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                            Quick Helps: assistive technology                                               



The IEP team shall consider whether the child needs assistive technology devices and services.  An assistive technology device may be considered special education, a related service, or a supplementary aid and service.  There are no-tech, low-tech, and high- tech options for the team to consider.  It is the school district’s responsibility, not the parents, to acquire and maintain the assistive technology device or service.


The term ‘assistive technology device’ means any item, piece of equipment, or product

system, whether acquired commercially off the shelf, modified, or customized, that is used to increase, maintain, or improve functional capabilities of a child with a disability.  The term does not include a medical device that is surgically implanted, or the replacement of such device.


The term ‘assistive technology service’ means any service that directly assists a child with a disability in the selection, acquisition, or use of an assistive technology device. Such term


(A) the evaluation of the needs of such child, including a functional evaluation of the child in the child’s customary environment;

(B) purchasing, leasing, or otherwise providing for the acquisition of assistive technology devices by such child;

(C) selecting, designing, fitting, customizing, adapting, applying, maintaining, repairing, or replacing assistive technology devices;

(D) coordinating and using other therapies, interventions, or services with assistive technology devices, such as those associated with existing education and rehabilitation plans and programs;

(E) training or technical assistance for such child, or, where appropriate, the family of such child; and

(F) training or technical assistance for professionals (including individuals providing education and rehabilitation services), employers, or other individuals who provide services to, employ, or are otherwise substantially involved in the major life functions of such child. 


When considering assistive technology the IEP team must document the following:


1-What are the tasks and/or activities that the student needs to do that s/he cannot do because of the disability?

2-What has been tried and what were the results?

3-What evidence does the team have to show what is and isn’t working?

4-Does the team have enough information and knowledge to evaluate assistive technology device and services for this student?  What is that information and knowledge that the team has or lack thereof?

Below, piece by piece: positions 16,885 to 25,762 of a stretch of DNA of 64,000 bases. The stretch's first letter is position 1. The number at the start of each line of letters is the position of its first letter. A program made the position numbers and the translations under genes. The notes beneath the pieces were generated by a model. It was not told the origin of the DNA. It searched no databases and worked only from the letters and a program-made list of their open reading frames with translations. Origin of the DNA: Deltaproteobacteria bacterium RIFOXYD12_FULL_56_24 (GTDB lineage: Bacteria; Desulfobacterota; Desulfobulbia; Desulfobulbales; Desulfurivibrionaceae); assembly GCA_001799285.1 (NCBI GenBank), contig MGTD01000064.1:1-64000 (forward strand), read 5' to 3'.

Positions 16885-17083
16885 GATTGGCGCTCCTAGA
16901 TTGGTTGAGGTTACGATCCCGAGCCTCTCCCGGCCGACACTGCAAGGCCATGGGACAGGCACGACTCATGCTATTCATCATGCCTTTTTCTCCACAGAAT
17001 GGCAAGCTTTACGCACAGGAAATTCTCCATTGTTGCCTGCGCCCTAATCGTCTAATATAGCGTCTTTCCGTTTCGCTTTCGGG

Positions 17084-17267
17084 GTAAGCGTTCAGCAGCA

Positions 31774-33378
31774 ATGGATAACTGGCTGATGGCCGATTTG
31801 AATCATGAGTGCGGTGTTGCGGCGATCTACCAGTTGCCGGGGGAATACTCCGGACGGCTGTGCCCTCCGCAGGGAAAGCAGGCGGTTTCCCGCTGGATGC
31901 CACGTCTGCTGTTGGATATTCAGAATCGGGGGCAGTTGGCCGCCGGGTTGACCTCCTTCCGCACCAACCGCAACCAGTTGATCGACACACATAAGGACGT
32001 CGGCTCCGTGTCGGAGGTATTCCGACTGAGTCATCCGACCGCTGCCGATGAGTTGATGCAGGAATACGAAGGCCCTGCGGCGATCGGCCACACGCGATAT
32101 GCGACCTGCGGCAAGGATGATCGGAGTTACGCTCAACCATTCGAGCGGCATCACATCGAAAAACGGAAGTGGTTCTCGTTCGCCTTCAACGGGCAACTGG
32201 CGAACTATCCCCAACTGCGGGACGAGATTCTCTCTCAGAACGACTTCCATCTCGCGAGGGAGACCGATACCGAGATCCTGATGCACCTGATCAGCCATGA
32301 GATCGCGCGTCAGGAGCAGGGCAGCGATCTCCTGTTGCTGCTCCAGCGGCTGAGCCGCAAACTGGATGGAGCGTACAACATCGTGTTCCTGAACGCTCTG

5-Will the device or service assist the student in benefiting from special education?  How?

6-Is the use of the device or service necessary to maintain the student in the least restrictive environment?  Without the device or service will the child be removed to a more restrictive environment?

7-Would the device or service enable the student to meet his/her goal(s)?  How?

8-Has there been a functional evaluation of the student’s educational needs in the student’s customary environment(s)?

9-Does the student require the use of the device or service at home to benefit from his/her education?  Explain.

10-How does the device or service provide functional assistance to the student?


Areas to be considered for assistive technology are cognitive processing, levels of independence, self-care, handwriting, spelling, reading, math, written expression, seeing. listening, seating/positioning, daily organization, communication, mobility, recreation.


The IEP team should also document the training the student will receive and any training necessary for parent(s), teacher(s), or other support staff.  In addition, the IEP team should document maintenance and replacement of the device or service.


If the student needs the device or service to access the curriculum and to benefit from his/her education then the IEP team should also document the process that will be followed when the student is without the device or service. 


The Partnership of State's Committee offered to the NASDSE Board of Directors the following recommendations for essential competencies and basic knowledge in the area of assistive technology services and devices:

1-Understand assistive technology including legal requirements, its purpose and functional application for the student's educational program.

2-Demonstrate awareness of a variety of assistive technology devices/services and the ability to integrate technology into educational programs.

3-Demonstrate knowledge in their specialty area of assistive technology (e.g., access, alternative augmentative communication, computer-based instruction, mobility, positioning, assistive listening and signaling devices, recreation/leisure/play, vision technology and environmental control, and activities of daily living).

4-Demonstrate the ability to apply discipline-specific knowledge regarding assistive technology.

5-Demonstrate the ability to use appropriate assistive technology in a variety of educational settings.

6-Demonstrate the recognition of the need for on going individual professional development and maintaining knowledge of merging technologies.



For more information:

Competencies for Assistive Technology Providers

Assistive Technology Checklist   

Writing Helper        


Elementary Math Chart  


Middle School Math Chart    


Universal Design for Learning        



 (c)  2006    Claudia Lowe, B.S., J.D.        Educational Strategist & Consultant

(c)  2006    Claudia Lowe, B.S., J.D.     Educational Strategist & Consultant

Information provided on this site and all other communications produced by Claudia Lowe, J.D., SENC is for educational purposes only and not to be considered legal or medical advice or recommendations.